An insightful debut novel on the woman behind the most famous pen name of the Victorian era.
Of course, the life of Eliot – real name Marian (or Mary Ann) Evans – was a novel in itself. Hiding behind her male pseudonym, like the Brontë sisters, Eliot was already a noted contributor to a leading radical magazine when she met fellow writer George Henry Lewes. He was separated from his wife, who had children with another man.
Marian and George fell in love and in an immensely scandalous move for Victorian England, decided to live together. (By allowing his wife’s illegitimate children to take his surname, Lewes had condoned her adultery and divorce was impossible.)
After Lewes died, Eliot created further astonishment by marrying a man 20 years her junior. It is a few years into her relationship with Lewes, which came at a high personal and social cost, that Kathy O’Shaughnessy’s cleverly titled “novel” begins.
The quotation marks are there for a reason. The author, a first-time novelist, uses Eliot’s diaries and letters, and those of her critics and devotees, to build a biographical fiction about this extraordinary woman, who received rock-star adulation in her own day.
O’Shaughnessy also fashions an obbligato of a contemporary storyline in which an alter ego academic named Kate is writing a book about Eliot. Although this works better towards the end, it remains a wobbly, rather unconvincing device; a more even split between the centuries may have been more satisfying and interesting.
O’Shaughnessy has set herself a challenging task, especially as a rookie, and she doesn’t entirely pull it off. After a rather clumsy beginning, she is often guilty of letting the pace slow too much and, perhaps inevitably, the book sometimes reads more like non-fiction.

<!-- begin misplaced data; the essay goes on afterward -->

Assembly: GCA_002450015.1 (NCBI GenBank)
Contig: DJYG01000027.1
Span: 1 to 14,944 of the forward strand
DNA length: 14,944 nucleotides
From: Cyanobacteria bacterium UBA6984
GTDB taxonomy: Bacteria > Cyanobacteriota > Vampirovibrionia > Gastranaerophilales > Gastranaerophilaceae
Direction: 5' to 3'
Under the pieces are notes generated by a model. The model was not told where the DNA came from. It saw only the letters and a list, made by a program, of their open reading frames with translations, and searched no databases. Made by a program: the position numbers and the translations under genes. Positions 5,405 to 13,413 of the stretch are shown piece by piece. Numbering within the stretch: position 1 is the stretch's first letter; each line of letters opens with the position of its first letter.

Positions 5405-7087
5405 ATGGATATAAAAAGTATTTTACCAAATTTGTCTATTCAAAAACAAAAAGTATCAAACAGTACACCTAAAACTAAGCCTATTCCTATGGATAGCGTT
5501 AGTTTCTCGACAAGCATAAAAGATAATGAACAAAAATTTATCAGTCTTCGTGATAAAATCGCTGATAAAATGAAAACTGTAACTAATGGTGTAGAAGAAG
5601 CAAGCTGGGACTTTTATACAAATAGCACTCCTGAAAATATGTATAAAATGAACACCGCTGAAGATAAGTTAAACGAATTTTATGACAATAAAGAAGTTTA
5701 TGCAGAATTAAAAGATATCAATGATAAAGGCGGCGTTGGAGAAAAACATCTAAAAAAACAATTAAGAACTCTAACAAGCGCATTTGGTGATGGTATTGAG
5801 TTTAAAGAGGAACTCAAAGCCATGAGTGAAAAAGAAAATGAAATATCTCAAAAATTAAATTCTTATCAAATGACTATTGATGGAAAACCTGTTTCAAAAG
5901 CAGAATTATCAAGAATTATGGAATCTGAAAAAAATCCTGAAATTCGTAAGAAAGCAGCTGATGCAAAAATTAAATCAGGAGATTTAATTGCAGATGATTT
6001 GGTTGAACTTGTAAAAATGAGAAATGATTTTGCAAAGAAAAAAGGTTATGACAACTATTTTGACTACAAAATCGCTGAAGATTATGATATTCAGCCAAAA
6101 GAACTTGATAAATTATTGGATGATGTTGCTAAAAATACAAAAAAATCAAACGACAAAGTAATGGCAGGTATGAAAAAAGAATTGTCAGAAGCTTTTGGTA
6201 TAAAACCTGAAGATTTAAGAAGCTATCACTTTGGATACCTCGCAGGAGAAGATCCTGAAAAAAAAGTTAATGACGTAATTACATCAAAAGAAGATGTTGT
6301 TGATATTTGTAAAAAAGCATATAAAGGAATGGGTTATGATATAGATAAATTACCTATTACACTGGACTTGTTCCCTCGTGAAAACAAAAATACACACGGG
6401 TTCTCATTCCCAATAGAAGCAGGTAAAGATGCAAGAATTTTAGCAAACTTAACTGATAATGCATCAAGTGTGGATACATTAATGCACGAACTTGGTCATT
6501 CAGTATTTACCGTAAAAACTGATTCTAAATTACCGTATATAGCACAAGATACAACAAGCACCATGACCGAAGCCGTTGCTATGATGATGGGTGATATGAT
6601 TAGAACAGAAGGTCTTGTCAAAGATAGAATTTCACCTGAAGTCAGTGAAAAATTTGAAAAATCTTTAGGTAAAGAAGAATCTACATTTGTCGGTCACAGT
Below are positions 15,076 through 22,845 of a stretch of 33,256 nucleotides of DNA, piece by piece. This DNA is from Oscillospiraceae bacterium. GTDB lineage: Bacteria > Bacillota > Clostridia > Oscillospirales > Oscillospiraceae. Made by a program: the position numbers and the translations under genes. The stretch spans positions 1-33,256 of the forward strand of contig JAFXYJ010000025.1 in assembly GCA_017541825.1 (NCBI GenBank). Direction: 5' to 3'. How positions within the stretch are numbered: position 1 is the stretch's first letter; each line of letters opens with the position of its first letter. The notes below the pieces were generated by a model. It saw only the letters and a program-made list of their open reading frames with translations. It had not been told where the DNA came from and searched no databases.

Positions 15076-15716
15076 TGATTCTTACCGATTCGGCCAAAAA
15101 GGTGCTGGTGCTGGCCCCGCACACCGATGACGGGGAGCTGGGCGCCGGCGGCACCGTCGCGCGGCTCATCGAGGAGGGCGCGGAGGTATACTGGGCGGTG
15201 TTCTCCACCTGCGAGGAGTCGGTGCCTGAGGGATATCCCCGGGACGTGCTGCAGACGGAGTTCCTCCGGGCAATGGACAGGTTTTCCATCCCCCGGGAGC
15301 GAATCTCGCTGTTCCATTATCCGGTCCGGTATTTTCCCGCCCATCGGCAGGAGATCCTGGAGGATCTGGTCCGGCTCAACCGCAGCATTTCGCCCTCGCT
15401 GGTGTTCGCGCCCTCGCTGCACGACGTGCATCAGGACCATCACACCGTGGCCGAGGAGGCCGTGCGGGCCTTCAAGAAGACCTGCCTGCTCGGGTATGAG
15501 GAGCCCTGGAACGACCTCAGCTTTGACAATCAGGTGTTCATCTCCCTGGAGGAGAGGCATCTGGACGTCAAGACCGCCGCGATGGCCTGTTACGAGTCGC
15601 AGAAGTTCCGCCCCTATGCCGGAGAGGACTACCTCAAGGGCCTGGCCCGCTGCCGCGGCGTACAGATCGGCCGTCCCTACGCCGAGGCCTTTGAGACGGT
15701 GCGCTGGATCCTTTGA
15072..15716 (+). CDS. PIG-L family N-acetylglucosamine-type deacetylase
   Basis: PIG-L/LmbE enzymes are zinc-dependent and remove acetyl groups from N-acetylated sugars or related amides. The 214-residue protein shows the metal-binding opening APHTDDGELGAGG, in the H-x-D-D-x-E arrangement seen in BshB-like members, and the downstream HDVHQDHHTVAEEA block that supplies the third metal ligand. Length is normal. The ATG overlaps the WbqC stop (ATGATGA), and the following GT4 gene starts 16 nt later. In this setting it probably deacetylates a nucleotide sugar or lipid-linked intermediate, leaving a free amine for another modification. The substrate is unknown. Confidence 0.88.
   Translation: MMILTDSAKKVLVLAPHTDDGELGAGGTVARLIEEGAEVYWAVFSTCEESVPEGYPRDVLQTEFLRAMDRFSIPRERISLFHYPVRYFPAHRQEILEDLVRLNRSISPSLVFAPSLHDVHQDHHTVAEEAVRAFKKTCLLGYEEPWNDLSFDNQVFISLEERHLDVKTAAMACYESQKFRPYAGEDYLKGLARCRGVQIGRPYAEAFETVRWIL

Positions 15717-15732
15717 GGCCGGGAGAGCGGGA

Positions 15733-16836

What she does achieve, though, is a compelling and credible sense of the psychology of a woman many consider a genius. And O’Shaughnessy is sufficiently courageous and honest not to fall into the hagiography trap: she reveals an Eliot who is chronically depressed and often spirit-sappingly prone to self-doubt, about both her work and her behaviour. (The ever-loyal Lewes had much supporting to do.) There is ego here, too, and intellectual arrogance, as well as deep wisdom and empathy.
O’Shaughnessy also succeeds in giving life to her protagonist’s world: the cramped Victorian interiors full of endless talk and angst; the foggy, noisy London streets; the glorious, liberating spring countryside of England and, later in the novel, the sapping heat of a Venetian summer.
Despite the faults born of its uneasy “faction” status and its occasionally flagging narration – it is perhaps rather too long – In Love with George Eliot has a genuine, memorable quality and a likeable authority. This is an intelligent, thoughtful and well-written attempt to penetrate a mind, and a life, that was like no other.
IN LOVE WITH GEORGE ELIOT, Kathy O’Shaughnessy (Scribe, $37)
This article was first published in the November 16, 2019 issue of the New Zealand Listener.